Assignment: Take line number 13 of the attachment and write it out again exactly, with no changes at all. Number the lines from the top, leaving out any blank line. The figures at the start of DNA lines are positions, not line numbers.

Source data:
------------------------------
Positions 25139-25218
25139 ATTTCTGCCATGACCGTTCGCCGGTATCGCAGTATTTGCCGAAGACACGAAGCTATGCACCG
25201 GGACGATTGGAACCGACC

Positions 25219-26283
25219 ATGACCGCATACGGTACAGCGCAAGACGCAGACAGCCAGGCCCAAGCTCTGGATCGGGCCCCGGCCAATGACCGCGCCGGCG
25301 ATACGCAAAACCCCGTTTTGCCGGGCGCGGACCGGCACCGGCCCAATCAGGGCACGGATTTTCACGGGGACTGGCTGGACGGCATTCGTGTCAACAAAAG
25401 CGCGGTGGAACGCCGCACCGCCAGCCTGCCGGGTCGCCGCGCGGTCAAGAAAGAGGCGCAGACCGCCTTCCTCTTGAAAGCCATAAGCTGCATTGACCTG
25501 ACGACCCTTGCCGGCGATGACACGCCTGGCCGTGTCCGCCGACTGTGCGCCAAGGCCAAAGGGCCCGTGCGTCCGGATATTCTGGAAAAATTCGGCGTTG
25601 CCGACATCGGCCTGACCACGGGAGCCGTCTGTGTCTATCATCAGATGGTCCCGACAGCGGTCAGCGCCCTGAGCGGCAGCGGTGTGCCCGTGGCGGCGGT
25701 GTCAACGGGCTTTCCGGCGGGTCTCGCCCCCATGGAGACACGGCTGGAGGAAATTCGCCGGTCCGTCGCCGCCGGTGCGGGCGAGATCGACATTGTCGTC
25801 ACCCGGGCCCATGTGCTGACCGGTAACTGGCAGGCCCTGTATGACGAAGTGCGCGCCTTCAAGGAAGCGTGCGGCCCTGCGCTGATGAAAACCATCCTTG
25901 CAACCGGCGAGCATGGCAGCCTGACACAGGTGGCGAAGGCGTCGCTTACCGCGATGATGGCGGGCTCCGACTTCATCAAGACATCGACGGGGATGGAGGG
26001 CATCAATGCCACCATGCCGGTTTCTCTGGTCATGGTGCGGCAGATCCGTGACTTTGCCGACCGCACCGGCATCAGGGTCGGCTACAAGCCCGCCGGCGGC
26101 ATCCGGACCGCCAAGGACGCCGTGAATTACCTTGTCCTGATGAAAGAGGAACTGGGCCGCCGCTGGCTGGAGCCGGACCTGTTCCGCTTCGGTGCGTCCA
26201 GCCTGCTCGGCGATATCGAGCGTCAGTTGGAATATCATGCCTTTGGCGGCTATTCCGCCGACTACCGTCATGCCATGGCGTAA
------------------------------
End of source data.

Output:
26001 CATCAATGCCACCATGCCGGTTTCTCTGGTCATGGTGCGGCAGATCCGTGACTTTGCCGACCGCACCGGCATCAGGGTCGGCTACAAGCCCGCCGGCGGC